Garbage Collection In Java

JVM with its built-in garbage collection functionality is a boon to Java developer. It allows developer to program without worrying much about memory management, because Java Garbage Collector will take care of it. This is unlike most programming languages like C, C++ etc. where the programmer need to handle memory management as well. 

Garbage Collector in Java automatically reclaims the allocated memory for reuse. It traces the live objects and keeps garbaging unreferenced objects.


Heap and Memory Leak

Java objects are created in the Heap irrespective of their scope. Class variables and static members are created in method area of Java memory space. Both heap and method area is shared between different threads. In this article, we will talk about Heap Area which is used for dynamic memory allocations. Most of the Operating Systems allocate the heap in advance to be managed by JVM while the program is running.

When an object is created, JVM allocates a portion of heap space and moves the offset pointer, so the next allocation will be at this offset. When the object is no more referred, therefore unreachable by the application code, Garbage Collector retrieves the underlying memory and reuses it for future allocation.

There are possibilities to have unused objects that are still reachable by application code which the developer might have forgotten to dereference. Such objects are neither used nor can be garbage collected which leads to a situation called memory leak.


Garbage Collection Roots

Garbage Collector starts its work by looking at set of references called as 'Garbage Collection roots' which are always reachable by JVM and contain references to objects created by the underlying application. Every object in heap must be refered by atleast one 'GC root' object. When garbage collection starts, it marks these objects as live object and then looks at any objects that they have reference. And so it continues till it reaches top level and no further objects are refered. The GC roots includes system classes (loaded by bootstrap/system), local variables, main thread, etc.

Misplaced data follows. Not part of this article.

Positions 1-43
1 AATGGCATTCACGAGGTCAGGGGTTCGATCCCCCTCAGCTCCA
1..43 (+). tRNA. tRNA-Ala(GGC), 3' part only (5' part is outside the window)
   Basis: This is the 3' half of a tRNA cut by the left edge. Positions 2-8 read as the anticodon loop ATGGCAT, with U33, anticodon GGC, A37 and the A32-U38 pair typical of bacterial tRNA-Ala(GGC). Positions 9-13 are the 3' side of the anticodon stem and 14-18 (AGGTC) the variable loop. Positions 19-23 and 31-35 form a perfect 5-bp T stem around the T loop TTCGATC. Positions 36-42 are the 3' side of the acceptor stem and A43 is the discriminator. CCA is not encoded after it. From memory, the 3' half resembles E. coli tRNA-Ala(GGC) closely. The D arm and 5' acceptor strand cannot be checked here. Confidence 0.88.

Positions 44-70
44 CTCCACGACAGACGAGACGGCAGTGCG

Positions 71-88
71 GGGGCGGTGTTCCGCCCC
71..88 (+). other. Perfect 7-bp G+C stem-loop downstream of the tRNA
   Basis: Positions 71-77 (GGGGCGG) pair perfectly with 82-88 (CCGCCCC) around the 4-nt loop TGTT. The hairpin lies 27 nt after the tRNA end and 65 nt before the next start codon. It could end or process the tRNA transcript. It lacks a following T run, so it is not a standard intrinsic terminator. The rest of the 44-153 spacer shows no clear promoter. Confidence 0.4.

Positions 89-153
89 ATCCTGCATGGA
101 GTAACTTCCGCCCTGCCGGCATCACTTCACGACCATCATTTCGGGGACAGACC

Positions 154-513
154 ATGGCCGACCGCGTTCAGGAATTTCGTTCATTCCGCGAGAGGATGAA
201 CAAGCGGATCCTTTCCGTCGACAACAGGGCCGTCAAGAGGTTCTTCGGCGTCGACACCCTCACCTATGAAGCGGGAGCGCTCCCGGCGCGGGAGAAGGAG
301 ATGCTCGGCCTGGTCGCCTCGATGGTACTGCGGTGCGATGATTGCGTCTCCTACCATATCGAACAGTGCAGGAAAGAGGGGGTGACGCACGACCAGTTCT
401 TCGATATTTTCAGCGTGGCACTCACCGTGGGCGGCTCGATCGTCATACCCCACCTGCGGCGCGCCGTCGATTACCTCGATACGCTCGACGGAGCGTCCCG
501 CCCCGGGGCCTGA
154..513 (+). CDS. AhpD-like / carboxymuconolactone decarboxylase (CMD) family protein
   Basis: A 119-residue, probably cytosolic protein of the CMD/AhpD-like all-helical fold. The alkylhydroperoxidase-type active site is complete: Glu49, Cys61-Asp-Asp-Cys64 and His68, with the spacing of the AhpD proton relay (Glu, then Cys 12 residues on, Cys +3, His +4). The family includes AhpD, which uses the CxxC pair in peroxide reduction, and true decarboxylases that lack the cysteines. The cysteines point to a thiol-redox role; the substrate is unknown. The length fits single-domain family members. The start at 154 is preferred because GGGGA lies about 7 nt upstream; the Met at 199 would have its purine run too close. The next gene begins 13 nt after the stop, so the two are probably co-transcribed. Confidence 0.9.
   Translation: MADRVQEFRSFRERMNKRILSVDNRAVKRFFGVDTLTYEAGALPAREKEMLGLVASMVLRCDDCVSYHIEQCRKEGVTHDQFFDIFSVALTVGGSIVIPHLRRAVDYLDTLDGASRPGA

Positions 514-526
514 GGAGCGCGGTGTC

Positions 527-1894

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JVM uses a Garbage Collector called Tracing Collector which pause all the surrounding root objects(objects referenced directly by running threads), their references and every objects it sees on its way.


Generational Garbage Collector

Java implements generational Garbage Collector based upon the Generational Hypothesis which states that the majority of objects that are created are quickly discarded, and objects that are not quickly collected are likely to be around for a while. Based on this, Java partitions memory area into different generations and operates differently upon them.

The different generations are:

  1. Young Generation
  2. Tenured Generation
  3. Permanent Generation
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Young Generation

It has two sub-generations: Eden Space and Survivor Space. Survivor Space has two partitions S0 and S1.

Eden Space: When objects are created, they first reside in Eden Space of heap memory area. Here the Garbage Collector discards the unreferenced objects and migrates the live objects to one of the Survivor Space.

Survivor Space: Any one of the Survivor Space is in use at any given point of time. Objects that are alive in Eden Space are moved to Survivor Space during garbage collection.

The Young Generation is handled by a tracing & copying collector called as "Parallel New Collector". When Eden Space fills up, Garbage Collector pauses the world around it and then traces through the objects in the young generation. Objects those are marked alive are moved to Survivor space. All unreferenced object in Eden Space will be discarded and it will now be ready to be filled up with new objects. The next garbage collection cycle will use the other Survivor space.

Tenured Generation

This space is also called as 'Old Generation'. Older objects with longer lifetimes are moved over from the survivor space into this area. When this space is filled up, full garbage collection is performed. JVM throws 'OutOfMemoryError - Java Heap Space' when this space is overflowed.

Old Generation is the last phase of Garbage Collection Process. 'Major Garbage Collector' is used to scans this heap space. If instances are dereferenced, they are discarded otherwise continue to stay in the Old Generation.

Permanent Generation

Also called as 'Perm Gen Space'. It is not a part of the Java Heap memory. It contains metadata required by the JVM to describe the classes and methods used in the application. It is populated at runtime based on the classes used by the application. These objects are GC in a 'full garbage collection'.

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